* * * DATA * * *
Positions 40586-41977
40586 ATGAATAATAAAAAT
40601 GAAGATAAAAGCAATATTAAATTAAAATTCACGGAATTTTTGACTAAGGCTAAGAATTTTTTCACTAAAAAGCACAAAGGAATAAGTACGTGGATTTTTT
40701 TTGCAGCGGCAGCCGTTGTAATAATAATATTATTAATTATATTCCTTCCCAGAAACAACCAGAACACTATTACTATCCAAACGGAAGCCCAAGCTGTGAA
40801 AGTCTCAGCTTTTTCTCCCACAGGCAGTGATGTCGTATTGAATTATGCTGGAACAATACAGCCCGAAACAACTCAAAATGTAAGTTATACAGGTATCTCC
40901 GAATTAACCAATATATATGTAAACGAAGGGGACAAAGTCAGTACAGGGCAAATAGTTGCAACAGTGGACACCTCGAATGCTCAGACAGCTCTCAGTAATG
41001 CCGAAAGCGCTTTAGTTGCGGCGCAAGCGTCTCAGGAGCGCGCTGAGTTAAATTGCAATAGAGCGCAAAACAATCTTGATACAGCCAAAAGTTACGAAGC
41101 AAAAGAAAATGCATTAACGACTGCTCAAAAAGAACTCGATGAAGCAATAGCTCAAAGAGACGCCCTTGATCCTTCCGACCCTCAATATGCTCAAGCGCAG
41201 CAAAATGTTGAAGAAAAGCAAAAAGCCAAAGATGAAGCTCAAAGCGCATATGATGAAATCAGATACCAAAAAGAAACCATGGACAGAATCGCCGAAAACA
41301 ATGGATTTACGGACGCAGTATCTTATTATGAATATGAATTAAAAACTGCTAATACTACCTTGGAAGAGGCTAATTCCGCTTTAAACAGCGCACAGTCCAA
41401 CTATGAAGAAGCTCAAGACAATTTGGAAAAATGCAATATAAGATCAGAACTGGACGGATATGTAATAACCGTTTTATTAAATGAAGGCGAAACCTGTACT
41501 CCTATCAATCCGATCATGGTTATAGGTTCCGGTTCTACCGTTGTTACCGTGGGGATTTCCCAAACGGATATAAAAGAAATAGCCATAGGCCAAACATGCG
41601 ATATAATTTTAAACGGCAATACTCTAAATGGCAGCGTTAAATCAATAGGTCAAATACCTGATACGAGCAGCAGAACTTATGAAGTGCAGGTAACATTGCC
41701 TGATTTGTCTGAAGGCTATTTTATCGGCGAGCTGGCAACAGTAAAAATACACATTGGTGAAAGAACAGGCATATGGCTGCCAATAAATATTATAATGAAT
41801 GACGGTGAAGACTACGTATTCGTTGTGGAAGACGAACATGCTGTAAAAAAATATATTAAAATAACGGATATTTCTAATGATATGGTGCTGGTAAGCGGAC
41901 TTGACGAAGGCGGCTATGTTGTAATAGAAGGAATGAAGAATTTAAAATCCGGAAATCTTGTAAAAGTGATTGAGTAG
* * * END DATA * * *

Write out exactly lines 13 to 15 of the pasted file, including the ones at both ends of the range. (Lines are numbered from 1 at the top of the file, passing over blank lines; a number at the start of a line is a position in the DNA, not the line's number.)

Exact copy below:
41601 ATATAATTTTAAACGGCAATACTCTAAATGGCAGCGTTAAATCAATAGGTCAAATACCTGATACGAGCAGCAGAACTTATGAAGTGCAGGTAACATTGCC
41701 TGATTTGTCTGAAGGCTATTTTATCGGCGAGCTGGCAACAGTAAAAATACACATTGGTGAAAGAACAGGCATATGGCTGCCAATAAATATTATAATGAAT
41801 GACGGTGAAGACTACGTATTCGTTGTGGAAGACGAACATGCTGTAAAAAAATATATTAAAATAACGGATATTTCTAATGATATGGTGCTGGTAAGCGGAC